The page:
New Cal safety commit Daniel Scott breaks down the weekend that sold him on Berkeley and a whirlwind recruitment

In the span of less than a week, Daniel Scott's life changed, and after a whirlwind recruitment, he's found his home in Berkeley.

The minute that new California commit Daniel Scott stepped off his flight and onto the tarmac at Bob Hope Airport in Burbank, the sun shone a bit brighter. The 75-degree Southern California day felt a little bit warmer. It had been less than a week since he had first spoken with new Bears defensive backs coach Gerald Alexander. Six days prior, he had two Football Bowl Subdivision offers -- Fresno State and Hawaii. He wasn't on many radars, save for a handful of FCS programs. But, as his foot hit the pavement, he returned home a Cal commit.

"When I landed, it just kind of sunk in really hard," Scott said. "I'm really excited ... It can't get much better than this." The La Canada (Calif.) St. Francis safety first heard from Alexander a week ago, and on Wednesday, right after school, he first got in touch.

"I told him I had a basketball game that night, and he came and watched me play, that night," Scott said. 

The normally quiet Scott -- who prefers to spend his off hours with friends, or at the beach -- was even more so after a tough loss to Los Angeles (Calif.) Harvard-Westlake, and while cordial, his conversation with Alexander was short. Scott "didn't pop the smile," that a winning player would show. In the back of his mind, he was replaying the 59-51 loss. Still, on Thursday, Alexander asked how Scott felt about going on an official visit this weekend.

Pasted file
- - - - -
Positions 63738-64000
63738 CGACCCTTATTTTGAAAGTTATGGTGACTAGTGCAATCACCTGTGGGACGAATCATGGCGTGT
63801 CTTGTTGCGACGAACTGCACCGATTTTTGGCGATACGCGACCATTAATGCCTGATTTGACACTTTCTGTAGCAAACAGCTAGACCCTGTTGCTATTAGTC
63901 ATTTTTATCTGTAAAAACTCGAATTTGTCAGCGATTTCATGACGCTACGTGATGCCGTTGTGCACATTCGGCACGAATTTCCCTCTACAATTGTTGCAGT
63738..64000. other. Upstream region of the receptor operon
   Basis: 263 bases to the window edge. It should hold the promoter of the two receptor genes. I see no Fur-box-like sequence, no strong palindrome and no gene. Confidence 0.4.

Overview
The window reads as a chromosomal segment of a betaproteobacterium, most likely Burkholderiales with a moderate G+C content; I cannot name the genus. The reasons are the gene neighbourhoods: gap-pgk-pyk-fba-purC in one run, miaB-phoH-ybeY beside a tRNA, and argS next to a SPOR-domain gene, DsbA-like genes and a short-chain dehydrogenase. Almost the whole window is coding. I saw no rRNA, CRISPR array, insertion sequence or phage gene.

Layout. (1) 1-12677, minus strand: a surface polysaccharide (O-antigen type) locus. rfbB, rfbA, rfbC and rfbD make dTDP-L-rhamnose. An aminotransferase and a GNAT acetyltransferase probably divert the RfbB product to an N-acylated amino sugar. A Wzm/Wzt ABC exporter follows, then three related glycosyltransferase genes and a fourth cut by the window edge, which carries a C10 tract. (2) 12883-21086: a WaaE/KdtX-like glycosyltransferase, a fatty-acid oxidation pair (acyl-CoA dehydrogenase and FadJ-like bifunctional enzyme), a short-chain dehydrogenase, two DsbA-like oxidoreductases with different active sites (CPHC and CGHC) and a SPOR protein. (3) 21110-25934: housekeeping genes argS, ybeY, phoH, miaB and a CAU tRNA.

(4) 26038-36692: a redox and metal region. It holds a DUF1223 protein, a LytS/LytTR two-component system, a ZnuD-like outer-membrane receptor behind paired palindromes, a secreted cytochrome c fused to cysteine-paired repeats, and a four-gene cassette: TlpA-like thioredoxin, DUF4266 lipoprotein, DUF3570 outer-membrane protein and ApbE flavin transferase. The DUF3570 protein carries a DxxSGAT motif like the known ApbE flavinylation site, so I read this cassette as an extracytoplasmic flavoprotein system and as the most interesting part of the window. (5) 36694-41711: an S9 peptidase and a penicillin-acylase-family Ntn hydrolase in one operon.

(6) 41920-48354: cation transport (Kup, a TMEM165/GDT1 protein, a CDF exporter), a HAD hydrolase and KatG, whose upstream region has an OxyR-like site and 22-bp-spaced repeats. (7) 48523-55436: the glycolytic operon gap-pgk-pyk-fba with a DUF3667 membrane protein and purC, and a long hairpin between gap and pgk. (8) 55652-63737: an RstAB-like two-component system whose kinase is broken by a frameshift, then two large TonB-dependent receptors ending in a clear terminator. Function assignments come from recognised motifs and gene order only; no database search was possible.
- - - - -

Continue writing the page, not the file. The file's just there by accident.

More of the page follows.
"I was intrigued," Scott said. "It just so happened that he offered me a scholarship, and that day, I kind of scheduled my visit, and then, from Friday, I fell in love."

No, his life isn't a song by The Cure, but yes, by Friday, he was indeed in love with the Bears.

"I've always enjoyed that school, in general," Scott said. "I'd always watched Cal football, since I was young. I liked DeSean Jackson when he was there, but I didn't really play -- I mean, I play receiver, but my focus is safety -- but I didn't have [a defensive back] that I liked."

So, what turned it from 'like' to 'love,' for Scott, who has a 3.4 GPA? "My family and I, we really focus on, there's life after football," Scott said. "One of my favorite parts about visiting Cal was talking to one of the coaches, and his whole spiel was that there's life after ball. They're huge on making sure that we have good connections, making sure that we get good internships, and making sure that their student-athletes understand that it's school first, football second. I think that's huge, for me, going on to the next level. I love the city, of course.

"It's beautiful up there, whether you're going to San Francisco, whether you're going to Berkeley, whether you're going to Santa Clara, Oakland -- there are so many things out there. I really like how diverse the school is. When I toured around the school, I really enjoyed that. It's just an environment that I see myself going to, and I just fell in love, right when I got there."

Scott's host for the weekend was fellow safety Evan Rambo, who was one of eight players listed as safeties going into the previous offseason, who wound up going down with injury during Cal's 5-7 campaign in 2017. Like Scott, Rambo is a Los Angeles native. The broader safety picture from last season, though, wasn't part of the discussion.